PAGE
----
The official commencement of the cargo tracking note (CTN) at the country’s ports was greeted with mixed reactions at the Tema Port on Monday following the cost implication of the module to importers.
While some contend that the implementation of the CTN will amount to delays and, therefore, escalate the cost of operations at the port, others described the module as a possible solution to the various trade malpractices facing the country.
The CTN being championed by the Customs Division of the Ghana Revenue Authority (GRA), if implemented, is expected to enhance the security functions of government, generate real-time information and statistics, revenue collection and trade facilitation at the international scene.
The policy which was earlier mooted in January this year and was piloted from July 1, 2018 was suspended in August following agitation by traders in the country.
The acting Chairman of the Abossey Okai Spare Parts Dealers Association, Mr Clement Boateng, on October 15, 2018 in Accra, indicated that the Ghana Union of Trader Association (GUTA) had petitioned the Ministry of Finance to exempt its members from the new module.
While awaiting response from MoF, Mr Boateng said GUTA would not abide by the new module until the government came clear with modalities on it.
The President of the Ghana Institute of Freight Forwarders (GIFF), Mr Kwabena Ofosu Appiah, described the development as a “monumental display of bad faith.”
“This is a monumental display of bad faith. We had a committee of the joint business consultative forum made up of associations and trade associations on one side and the GRA as the implementer on another side.
“Initially, we expressed our hunch about the structure of the committee because we thought that there was going to be an arbiter who will advise the presidency,” he said.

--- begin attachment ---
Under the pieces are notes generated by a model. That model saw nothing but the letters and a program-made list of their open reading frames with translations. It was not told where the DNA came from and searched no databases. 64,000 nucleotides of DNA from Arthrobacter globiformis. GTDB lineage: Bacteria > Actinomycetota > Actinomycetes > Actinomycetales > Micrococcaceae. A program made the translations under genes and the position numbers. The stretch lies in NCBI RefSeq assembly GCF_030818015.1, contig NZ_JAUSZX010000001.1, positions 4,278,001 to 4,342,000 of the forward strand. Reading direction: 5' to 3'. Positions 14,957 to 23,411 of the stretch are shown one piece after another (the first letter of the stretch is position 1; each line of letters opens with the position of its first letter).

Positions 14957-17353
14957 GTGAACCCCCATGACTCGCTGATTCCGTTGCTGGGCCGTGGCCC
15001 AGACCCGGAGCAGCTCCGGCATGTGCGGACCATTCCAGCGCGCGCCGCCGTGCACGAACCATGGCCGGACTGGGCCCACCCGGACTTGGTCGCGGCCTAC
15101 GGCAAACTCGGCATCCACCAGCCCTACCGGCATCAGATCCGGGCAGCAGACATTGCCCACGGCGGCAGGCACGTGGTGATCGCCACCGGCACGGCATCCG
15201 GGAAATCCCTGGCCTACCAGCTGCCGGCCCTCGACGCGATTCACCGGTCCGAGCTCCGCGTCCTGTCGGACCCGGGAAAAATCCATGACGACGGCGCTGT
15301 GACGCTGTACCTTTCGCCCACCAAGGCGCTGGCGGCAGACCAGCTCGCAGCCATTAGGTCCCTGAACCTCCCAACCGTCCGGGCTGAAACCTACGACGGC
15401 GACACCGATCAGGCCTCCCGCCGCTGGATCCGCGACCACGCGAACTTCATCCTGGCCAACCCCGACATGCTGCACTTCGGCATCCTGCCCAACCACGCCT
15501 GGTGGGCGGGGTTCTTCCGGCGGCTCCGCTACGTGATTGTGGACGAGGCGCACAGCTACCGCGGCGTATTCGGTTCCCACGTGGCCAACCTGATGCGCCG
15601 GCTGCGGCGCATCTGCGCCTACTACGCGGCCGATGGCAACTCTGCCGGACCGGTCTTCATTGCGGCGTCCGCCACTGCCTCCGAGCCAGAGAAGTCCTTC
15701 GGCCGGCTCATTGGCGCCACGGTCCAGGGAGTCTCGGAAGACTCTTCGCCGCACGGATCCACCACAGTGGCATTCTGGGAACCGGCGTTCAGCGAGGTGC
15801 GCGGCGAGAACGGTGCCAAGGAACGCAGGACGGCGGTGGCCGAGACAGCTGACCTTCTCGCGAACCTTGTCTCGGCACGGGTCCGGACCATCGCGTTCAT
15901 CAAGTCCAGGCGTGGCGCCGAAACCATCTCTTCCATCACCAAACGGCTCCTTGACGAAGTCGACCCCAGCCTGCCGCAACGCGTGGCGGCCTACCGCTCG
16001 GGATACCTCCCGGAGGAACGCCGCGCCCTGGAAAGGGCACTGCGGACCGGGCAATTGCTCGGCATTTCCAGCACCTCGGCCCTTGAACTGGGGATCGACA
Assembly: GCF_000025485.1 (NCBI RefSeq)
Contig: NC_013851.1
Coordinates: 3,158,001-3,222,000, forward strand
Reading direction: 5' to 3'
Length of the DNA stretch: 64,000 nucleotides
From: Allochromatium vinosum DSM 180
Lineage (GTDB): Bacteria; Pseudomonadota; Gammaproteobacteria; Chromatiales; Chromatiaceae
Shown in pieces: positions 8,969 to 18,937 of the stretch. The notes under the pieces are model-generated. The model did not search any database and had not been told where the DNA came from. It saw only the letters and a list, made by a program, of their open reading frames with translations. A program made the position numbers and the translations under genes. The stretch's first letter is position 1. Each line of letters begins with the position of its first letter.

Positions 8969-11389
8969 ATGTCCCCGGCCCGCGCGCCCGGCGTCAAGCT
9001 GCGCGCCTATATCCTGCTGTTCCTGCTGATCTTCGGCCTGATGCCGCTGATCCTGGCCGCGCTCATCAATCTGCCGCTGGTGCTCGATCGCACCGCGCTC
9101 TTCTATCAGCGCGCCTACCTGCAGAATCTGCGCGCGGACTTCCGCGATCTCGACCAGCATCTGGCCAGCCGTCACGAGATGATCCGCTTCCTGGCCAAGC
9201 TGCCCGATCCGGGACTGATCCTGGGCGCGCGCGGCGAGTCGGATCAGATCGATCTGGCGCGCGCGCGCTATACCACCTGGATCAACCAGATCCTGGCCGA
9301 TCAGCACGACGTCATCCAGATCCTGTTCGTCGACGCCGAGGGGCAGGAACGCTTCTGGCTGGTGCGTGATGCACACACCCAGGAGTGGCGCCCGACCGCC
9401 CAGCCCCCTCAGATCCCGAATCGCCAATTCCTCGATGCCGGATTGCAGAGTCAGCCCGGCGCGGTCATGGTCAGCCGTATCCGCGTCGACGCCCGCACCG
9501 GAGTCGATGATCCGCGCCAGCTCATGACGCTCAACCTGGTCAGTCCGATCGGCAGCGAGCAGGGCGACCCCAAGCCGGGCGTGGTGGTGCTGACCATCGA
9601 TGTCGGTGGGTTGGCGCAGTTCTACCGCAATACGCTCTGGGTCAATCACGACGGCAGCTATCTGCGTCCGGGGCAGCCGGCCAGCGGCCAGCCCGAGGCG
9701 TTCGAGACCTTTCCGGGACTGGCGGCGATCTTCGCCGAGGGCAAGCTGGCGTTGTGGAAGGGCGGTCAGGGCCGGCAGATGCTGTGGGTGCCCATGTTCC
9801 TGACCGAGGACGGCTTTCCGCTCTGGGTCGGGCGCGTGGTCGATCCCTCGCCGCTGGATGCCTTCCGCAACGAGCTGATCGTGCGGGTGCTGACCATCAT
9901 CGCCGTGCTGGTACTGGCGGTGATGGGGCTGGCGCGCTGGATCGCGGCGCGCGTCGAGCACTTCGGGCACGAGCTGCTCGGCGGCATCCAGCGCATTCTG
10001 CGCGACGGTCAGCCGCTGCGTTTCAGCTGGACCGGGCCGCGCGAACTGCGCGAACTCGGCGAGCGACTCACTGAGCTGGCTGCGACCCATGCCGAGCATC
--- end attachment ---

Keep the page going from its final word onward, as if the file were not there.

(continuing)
He added, “We had about five meetings, and the structure of the meeting was just questions and answers. The roadmap was that all these issues we raised were going to be presented to the President so that a forum would be created for the answers to be exact.”
Meanwhile, a freight forwarder, Mr John Kwame Adu Jack, has dragged the Ghana Revenue Authority (GRA), the Commissioner-General, GRA and CTN Ghana Limited to court for a declaration that the introduction and implementation of the CTN policy is illegal, unconstitutional and in breach of provisions in trade agreement.
The plaintiff is seeking a perpetual injunction to restrain the defendants and agents from implementing the CTN in its current form.
Costs and any other order the court might deem fit are also being sought by the plaintiff who filed the suit at 2:53 p.m. on October 12, 2018.
A lawyer based in Tema, Mr James Enu, filed the suit on behalf of the plaintiff.
A case for CTN
But some players in the shipping business that spoke to the GRAPHIC BUSINESS at the Tema Port on October 15, the day of implementation, stated that they were convinced that a proper implementation of the system would help reduce the menace of under-invoicing and valuation, misdescription and the general flooding of the economy with cheap imports – the very challenges that had long undermined the fortunes of domestic manufacturers.
As a result, Mr Emmanuel Amartey said agitations against the implementation of the system were misplaced and should not be allowed to dictate the outcome of the policy.
“We have no problem with it because we think that it is a chance also to enhance manufacturing activities.
“We think that it helps address the same issue that we have been going on and on about that people should not under-declare their imports because it undermines local production,” he said in an interview. — GB